The Pnyx and the Angora

Richard Sennett discusses the use of space that contributed to the political richness of ancient Athens and suggests modern designers could follow suit.

“Difference” today seems about identity — we think of race, gender, or class. Aristotle’s meant something more by difference; he included also the experience of doing different things, of acting in divergent ways which do not neatly fit together. The mixture in a city of action as well as identity is the foundation of its distinctive politics.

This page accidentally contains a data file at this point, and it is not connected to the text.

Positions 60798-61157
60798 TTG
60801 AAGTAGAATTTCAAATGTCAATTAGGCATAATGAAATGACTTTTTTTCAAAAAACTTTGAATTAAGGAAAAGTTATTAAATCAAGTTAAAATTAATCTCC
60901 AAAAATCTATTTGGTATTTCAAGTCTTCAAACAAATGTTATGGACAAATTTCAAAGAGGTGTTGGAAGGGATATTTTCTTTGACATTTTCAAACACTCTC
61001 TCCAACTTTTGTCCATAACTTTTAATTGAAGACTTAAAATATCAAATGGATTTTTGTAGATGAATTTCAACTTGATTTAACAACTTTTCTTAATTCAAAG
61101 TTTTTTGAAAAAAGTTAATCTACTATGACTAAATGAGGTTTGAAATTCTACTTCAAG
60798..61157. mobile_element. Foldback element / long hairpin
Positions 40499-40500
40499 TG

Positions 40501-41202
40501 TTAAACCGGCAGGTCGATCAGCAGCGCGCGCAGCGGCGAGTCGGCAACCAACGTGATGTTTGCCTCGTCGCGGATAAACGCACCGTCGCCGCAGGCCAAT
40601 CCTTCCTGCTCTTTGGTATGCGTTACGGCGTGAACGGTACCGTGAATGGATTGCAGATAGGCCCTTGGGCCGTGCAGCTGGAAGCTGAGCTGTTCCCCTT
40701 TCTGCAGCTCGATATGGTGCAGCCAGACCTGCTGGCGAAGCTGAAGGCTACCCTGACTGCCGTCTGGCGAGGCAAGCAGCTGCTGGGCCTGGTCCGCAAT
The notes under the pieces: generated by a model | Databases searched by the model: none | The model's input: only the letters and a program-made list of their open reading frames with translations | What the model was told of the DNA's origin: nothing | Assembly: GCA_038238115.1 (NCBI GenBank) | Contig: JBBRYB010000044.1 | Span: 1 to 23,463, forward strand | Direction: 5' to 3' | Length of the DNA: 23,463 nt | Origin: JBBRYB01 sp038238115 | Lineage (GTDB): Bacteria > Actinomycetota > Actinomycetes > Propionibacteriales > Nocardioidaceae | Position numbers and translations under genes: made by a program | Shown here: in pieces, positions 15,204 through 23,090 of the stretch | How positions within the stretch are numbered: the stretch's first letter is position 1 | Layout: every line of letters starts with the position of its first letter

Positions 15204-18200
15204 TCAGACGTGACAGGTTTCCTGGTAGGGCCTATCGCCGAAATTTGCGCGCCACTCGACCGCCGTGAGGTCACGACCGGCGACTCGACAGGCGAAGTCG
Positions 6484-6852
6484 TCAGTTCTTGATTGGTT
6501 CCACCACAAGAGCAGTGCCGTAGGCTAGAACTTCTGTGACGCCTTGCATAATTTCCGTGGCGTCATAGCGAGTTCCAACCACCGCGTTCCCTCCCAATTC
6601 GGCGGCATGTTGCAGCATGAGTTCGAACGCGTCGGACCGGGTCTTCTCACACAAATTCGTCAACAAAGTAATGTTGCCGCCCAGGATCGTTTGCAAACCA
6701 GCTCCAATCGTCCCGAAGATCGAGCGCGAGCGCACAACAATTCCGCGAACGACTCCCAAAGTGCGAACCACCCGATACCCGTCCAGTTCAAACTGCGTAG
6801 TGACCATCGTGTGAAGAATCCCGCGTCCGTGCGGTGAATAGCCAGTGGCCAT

Mona Lisa’s Smile

Walter Isaason’s beautiful account of how Leonardo’s expertise in human anatomy and art combined to make him the only person who could’ve painted Mona Lisa’s smile.

Stand before the Mona Lisa, and the science and the magic and the art all blur together into an augmented reality. While Leonardo worked on it, for most of the last 16 years of his life, it became more than a portrait of an individual. It became universal, a distillation of Leonardo’s accumulated wisdom about the outward manifestations of our inner lives and about the connections between ourselves and our world. Like Vitruvian Man standing in the square of the Earth and the circle of the heavens, Lisa sitting on her balcony is Leonardo’s profound meditation on what it means to be human.